The possibility of Sweet Valley High twins Jessica and Elizabeth Wakefield having incestuous sister-sex with each other never occurred to me when I was a kid and living for those books, even though half the joy of reading them was a desire for violation when faced with all that phony perfection. I always wanted something sexual or terrible to happen, more than a kiss or someone having her bikini top untied in the pool. (The other half of the appeal was jealousy—oh to be 5’6”, blond, and have sparkling aquamarine eyes and a twin sister! Pulchritude amplified.)
So, I am grateful to author Megan Milks, who in her debut story collection, Kill Marguerite and Other Stories, writes in a letter from Elizabeth to Jessica, “I want to spend the evening watching you get yourself clean. I want to shave my head and lie in bed with you all day long. I want you to tell me you love me more each time you look into my eyes. Tell me I’m what your hands were made for, what your mouth was made for.” It’s hilarious, wonderful, mixed-up, and just how I–and probably all the other dirty-Barbie-players out there–feel about these icons. Do we want to be them, fuck them, destroy them? All at once?
Decades after being obsessed with the books, all I had to do was see the story title “Twins” and read the first words “Dear Jessica,” to know just who it was about. The letter ends with Elizabeth entreating Jessica to break down the wall between their bedrooms and collapse the distinction between them, ends on the word “collapse,” actually, a nice touch that’s been kicking around in my head since reading the story last week. The Sweet Valley girls are collapsed into all of us, a bit of gender-identity DNA that, in the second Sweet Valley story in the collection (“Sweet Valley Twins #119: Abducted!”), runs amok in brainless automated loops.
Milks’s debut from Emergency Press is full of such lovely, thought-provoking arrangements of form and content. These are genderqueer girl stories of the most awesome kind, taking the basic narrative of boys, youth, sex and identity, scrambling them with their influences (pop music, porn, sexual fantasy, teen magazines and books, even video games), and then destroying them in gory pornographic explosions.
For example, the story where a young woman has sex with a giant slug, after going on what seems like a bad internet date. It’s hard to tell what the date is like, since the narration shows us primarily her violent S/M fantasies while the date drones on. (“It is a good thing she wore her bitch boots tonight. It is a good thing she dressed prepared. She will take out her pocketknife and flip up the knife part and she will tickle him with the blade slowly, deliberately…. At her command he will get on his hands and knees and enjoy the rug burn, you pathetic motherfucker. Patty is a vicious cunt in bondage gear, with a whip and not afraid to use it, slave.”). She secretly orgasms while kissing him (his tongue is described as being like a slug) and then goes home, where the narrative takes an unapologetic turn into the ero-guro, and she fucks a real slug.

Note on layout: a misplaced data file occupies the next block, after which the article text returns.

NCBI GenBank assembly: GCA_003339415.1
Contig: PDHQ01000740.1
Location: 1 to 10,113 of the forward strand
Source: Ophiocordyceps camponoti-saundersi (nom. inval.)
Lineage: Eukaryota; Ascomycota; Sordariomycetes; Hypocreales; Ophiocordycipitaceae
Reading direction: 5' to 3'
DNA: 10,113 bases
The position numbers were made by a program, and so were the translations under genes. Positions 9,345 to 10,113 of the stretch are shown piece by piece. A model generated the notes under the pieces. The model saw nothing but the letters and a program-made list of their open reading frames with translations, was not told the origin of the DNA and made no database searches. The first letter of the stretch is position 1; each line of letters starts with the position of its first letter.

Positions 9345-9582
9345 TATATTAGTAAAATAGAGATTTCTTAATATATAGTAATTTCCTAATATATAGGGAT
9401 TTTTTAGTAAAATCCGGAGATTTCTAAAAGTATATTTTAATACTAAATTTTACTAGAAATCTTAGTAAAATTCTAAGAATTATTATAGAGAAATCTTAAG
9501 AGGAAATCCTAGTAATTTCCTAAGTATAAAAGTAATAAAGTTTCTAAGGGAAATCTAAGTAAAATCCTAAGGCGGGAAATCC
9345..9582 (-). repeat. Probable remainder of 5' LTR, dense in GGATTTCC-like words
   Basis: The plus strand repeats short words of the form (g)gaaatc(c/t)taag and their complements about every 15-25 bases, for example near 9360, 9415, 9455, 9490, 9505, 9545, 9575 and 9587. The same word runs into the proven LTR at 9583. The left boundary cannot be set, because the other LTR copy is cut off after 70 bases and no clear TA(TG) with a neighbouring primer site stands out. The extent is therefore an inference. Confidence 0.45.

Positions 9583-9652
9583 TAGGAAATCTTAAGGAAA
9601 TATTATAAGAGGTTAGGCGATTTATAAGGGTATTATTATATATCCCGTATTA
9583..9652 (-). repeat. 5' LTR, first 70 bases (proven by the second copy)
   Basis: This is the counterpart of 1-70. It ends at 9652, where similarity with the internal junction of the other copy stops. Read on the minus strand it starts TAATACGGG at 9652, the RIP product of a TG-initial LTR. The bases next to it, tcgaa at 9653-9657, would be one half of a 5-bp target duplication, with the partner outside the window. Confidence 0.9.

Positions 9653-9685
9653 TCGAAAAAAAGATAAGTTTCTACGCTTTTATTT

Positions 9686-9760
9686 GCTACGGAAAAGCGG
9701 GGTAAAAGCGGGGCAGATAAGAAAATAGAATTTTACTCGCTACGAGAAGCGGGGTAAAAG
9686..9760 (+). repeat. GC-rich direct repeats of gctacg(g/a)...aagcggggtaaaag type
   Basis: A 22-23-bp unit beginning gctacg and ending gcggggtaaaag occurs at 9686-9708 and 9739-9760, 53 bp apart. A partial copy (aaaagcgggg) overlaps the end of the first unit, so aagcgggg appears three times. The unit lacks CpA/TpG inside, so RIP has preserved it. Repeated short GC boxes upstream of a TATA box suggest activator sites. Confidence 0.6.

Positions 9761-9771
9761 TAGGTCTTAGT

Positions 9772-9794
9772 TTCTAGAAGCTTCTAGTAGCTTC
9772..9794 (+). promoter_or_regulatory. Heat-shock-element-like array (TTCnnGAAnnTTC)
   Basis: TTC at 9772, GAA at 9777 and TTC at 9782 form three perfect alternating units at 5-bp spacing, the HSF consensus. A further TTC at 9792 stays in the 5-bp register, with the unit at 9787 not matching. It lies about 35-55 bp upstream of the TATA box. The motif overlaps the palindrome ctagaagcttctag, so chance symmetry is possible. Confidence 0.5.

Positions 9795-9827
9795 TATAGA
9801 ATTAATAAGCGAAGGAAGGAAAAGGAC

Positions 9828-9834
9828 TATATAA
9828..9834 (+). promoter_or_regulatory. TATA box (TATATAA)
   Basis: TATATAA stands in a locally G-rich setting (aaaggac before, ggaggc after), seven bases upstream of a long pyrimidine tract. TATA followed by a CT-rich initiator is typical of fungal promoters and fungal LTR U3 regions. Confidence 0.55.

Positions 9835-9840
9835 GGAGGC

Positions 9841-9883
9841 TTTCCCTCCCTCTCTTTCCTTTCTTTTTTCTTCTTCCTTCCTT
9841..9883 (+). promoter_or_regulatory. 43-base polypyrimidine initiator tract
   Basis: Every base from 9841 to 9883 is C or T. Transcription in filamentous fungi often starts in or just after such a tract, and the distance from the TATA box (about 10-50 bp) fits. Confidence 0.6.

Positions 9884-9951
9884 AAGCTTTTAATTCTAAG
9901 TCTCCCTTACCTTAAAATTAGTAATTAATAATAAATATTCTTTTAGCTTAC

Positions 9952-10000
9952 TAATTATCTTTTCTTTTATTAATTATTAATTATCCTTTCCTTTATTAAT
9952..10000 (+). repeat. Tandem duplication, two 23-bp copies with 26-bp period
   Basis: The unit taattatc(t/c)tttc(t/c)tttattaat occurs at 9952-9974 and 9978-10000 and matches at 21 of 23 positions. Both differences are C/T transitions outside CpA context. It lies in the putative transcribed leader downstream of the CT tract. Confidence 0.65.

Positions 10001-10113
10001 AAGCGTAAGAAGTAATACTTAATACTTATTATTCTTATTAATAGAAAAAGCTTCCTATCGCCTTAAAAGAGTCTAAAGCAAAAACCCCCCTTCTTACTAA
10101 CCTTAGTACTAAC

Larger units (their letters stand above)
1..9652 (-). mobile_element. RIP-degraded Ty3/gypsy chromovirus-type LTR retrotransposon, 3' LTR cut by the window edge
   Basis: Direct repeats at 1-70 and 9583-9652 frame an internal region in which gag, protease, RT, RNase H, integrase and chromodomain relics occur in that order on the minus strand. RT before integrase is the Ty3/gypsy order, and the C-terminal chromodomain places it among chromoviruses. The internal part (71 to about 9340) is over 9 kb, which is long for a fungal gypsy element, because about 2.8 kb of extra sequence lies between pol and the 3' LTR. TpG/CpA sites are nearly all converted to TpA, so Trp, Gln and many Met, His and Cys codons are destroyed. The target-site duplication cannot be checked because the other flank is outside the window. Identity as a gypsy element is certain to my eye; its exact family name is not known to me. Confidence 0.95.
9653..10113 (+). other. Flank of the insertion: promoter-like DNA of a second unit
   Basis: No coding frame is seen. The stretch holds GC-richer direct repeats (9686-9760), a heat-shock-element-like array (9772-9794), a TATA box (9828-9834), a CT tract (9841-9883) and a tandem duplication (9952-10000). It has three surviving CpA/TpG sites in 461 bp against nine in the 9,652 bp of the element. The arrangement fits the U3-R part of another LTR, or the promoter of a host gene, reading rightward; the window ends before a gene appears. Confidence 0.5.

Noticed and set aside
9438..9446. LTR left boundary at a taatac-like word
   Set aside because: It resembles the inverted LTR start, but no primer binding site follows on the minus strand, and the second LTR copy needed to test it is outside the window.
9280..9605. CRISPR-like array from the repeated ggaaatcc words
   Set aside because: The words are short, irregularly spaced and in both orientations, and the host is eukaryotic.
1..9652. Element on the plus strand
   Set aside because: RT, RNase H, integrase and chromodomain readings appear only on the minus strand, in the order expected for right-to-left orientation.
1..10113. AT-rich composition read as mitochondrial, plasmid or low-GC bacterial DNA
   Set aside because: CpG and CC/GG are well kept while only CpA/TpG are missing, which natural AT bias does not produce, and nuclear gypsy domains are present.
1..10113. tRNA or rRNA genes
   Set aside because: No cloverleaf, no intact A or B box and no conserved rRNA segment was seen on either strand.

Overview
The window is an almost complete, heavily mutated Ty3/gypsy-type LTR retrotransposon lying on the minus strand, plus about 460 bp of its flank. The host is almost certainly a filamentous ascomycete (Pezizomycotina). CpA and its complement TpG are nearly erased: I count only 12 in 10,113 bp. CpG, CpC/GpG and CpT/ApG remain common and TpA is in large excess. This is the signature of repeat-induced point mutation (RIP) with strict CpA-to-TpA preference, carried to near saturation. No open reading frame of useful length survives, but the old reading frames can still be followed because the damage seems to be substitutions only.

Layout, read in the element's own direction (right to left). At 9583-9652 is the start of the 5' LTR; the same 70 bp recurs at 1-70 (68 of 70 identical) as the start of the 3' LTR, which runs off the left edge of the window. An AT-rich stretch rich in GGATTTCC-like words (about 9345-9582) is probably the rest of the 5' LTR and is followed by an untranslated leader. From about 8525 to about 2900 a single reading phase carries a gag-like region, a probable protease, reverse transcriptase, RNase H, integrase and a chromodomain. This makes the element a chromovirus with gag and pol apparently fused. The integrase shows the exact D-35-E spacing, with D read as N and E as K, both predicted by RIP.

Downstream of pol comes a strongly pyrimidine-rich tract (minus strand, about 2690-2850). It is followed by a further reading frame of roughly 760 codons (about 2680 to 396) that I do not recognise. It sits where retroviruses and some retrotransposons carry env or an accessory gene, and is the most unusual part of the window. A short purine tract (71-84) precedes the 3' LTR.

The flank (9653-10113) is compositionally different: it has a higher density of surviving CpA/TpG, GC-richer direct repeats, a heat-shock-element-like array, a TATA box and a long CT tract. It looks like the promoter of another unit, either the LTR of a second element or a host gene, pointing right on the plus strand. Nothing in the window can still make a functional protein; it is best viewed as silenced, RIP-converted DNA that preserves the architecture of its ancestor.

Repulsive, hilarious, hard-to-read, not-hot, yet I keep thinking about it.
“As he moves forward, he shoves her camisole down, the thin straps breaking, and flattens both breasts with his weight, his belly gripping and releasing her nipples rhythmically.”
“Slug kisses Patty until Patty can’t breath. Slug is in her nostrils and in her mouth. Slug’s mucous drips down her throat and fills her lungs.”
Finally Patty turns into a slug and they fuck with two cocks, slug-style, hanging from a tree.
I am of the sensibility to think that the awesomeness of this needs no explanation or further justification. But as someone who writes some ero-guro myself, I think/suspect that there will be an American renaissance of this weird-o Japanese genre, probably is already, and that contemporary ero-guro is a response to the pornification of sex. Displacing sex into someplace unusual is a way to make it visible without falling into the conventions of porn, which, through sheer weight of cliché, now make so much about sex invisible. Also, in another sense, even when it’s sexy, porn is gross. A masturbatory foray onto Google brings up the equivalent of a face-full of slug, once you click the image button, before you find the photos you like. We’re all doing it, so why not take the slug and work it in?
On the most basic level, though, I love this story because everything about it undermines the norms of dating and heterosexual sex.